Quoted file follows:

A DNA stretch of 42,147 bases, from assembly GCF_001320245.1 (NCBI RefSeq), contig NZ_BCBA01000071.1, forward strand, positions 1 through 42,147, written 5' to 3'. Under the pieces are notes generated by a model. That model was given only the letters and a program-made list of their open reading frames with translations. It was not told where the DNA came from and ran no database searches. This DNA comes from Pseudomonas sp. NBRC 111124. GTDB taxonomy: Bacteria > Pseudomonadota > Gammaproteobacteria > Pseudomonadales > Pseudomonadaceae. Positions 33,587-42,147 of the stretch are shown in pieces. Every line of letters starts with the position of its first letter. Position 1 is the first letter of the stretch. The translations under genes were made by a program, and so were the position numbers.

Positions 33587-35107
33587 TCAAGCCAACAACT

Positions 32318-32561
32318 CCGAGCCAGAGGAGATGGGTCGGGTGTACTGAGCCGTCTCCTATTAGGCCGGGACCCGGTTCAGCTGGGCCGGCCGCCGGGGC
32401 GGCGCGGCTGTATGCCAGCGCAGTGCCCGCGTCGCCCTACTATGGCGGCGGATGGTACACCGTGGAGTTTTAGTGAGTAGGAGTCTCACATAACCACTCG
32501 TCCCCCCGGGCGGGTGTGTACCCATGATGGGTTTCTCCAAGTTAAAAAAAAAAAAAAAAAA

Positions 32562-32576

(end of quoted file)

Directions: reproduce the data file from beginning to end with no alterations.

A DNA stretch of 42,147 bases, from assembly GCF_001320245.1 (NCBI RefSeq), contig NZ_BCBA01000071.1, forward strand, positions 1 through 42,147, written 5' to 3'. Under the pieces are notes generated by a model. That model was given only the letters and a program-made list of their open reading frames with translations. It was not told where the DNA came from and ran no database searches. This DNA comes from Pseudomonas sp. NBRC 111124. GTDB taxonomy: Bacteria > Pseudomonadota > Gammaproteobacteria > Pseudomonadales > Pseudomonadaceae. Positions 33,587-42,147 of the stretch are shown in pieces. Every line of letters starts with the position of its first letter. Position 1 is the first letter of the stretch. The translations under genes were made by a program, and so were the position numbers.

Positions 33587-35107
33587 TCAAGCCAACAACT

Positions 32318-32561
32318 CCGAGCCAGAGGAGATGGGTCGGGTGTACTGAGCCGTCTCCTATTAGGCCGGGACCCGGTTCAGCTGGGCCGGCCGCCGGGGC
32401 GGCGCGGCTGTATGCCAGCGCAGTGCCCGCGTCGCCCTACTATGGCGGCGGATGGTACACCGTGGAGTTTTAGTGAGTAGGAGTCTCACATAACCACTCG
32501 TCCCCCCGGGCGGGTGTGTACCCATGATGGGTTTCTCCAAGTTAAAAAAAAAAAAAAAAAA

Positions 32562-32576